WHITE-EAR, WHITE-TAIL, n. A bird, the fallow finch.
WHITE-FACE, WHITE-BLAZE, n. A white mark in the forehead of a horse, descending almost to the nose.
WHITE-FILM, n. A white film growing over the eyes of sheep and causing blindness.
WHITE-FOOT, n. A white mark on the foot of a horse, between the fetlock and the coffin.
WHITE-HONEYSUCKLE, n. A name sometimes given to the white clover.
WHITE-HORSE-FISH, n. In ichthyology, the Raia aspera nostras of Willoughby, and the Raia fullonica of Linne. It has a rough spiny back, and on the tail are three rows of strong spines. It grows to the size of the skate.
WHITE-LAND, n. A name which the English give to a tough clayey soil, of a whitish hue when dry, but blackish after rain.
WHITE-LEAD, n. A carbonate of lead, much used in painting. It is prepared by exposing sheets of lead to the fumes of an acid, usually vinegar, and suspending them in the air until the surface becomes incrusted with a white coat, which is the substance in question.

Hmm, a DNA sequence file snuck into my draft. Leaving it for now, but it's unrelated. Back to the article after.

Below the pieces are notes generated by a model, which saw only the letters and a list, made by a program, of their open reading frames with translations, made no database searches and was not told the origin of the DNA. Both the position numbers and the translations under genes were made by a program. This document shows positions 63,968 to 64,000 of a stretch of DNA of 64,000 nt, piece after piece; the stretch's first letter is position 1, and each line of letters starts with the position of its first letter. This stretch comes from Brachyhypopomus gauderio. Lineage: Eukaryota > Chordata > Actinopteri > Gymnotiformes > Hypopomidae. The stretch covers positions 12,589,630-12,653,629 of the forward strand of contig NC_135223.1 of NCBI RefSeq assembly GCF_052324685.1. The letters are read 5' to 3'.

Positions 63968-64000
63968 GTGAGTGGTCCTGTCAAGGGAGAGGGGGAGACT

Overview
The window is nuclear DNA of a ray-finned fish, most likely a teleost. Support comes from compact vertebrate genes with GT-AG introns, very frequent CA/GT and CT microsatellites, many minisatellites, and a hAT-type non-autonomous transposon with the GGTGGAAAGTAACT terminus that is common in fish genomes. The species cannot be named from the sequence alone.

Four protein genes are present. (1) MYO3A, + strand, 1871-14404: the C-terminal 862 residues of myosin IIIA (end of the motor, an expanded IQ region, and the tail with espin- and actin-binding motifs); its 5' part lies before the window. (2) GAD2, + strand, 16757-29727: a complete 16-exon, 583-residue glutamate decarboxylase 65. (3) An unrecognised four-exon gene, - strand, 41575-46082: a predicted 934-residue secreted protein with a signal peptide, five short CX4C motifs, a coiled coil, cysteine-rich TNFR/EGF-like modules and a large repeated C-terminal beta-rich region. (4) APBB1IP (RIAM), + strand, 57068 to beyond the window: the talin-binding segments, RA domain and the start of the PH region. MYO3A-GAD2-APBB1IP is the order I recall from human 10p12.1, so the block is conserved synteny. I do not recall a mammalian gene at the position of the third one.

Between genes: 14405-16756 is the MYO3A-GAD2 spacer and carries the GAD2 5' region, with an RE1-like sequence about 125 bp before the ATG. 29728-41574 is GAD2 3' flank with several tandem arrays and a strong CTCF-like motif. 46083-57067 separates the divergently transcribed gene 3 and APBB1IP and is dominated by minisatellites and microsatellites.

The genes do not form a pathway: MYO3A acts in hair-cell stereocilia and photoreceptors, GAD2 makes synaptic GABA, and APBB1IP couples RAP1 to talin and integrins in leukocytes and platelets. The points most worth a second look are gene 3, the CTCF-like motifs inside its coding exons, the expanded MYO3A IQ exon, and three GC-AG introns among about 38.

WHITE-LIMED, a. Whitewashed, or plastered with lime.
WHITE-LINE, n. Among printers, a void space, broader than usual, left between lines.
WHITE-LIVERED, a. [white and liver.]
1. Having a pale look; feeble; cowardly.
2. Envious; malicious.
WHITE-MANGANESE, n. An ore of manganese; carbonated oxydized manganese.
WHITE-MEAT, n. [white and meat.] Meats made of milk, butter, cheese, eggs and the like.
WHITE-POPLAR, n. A tree of the poplar kind, sometimes called the abele tree.
WHITE-POPPY, n. A species of poppy, sometimes cultivated for the opium which is obtained from its juice by evaporation.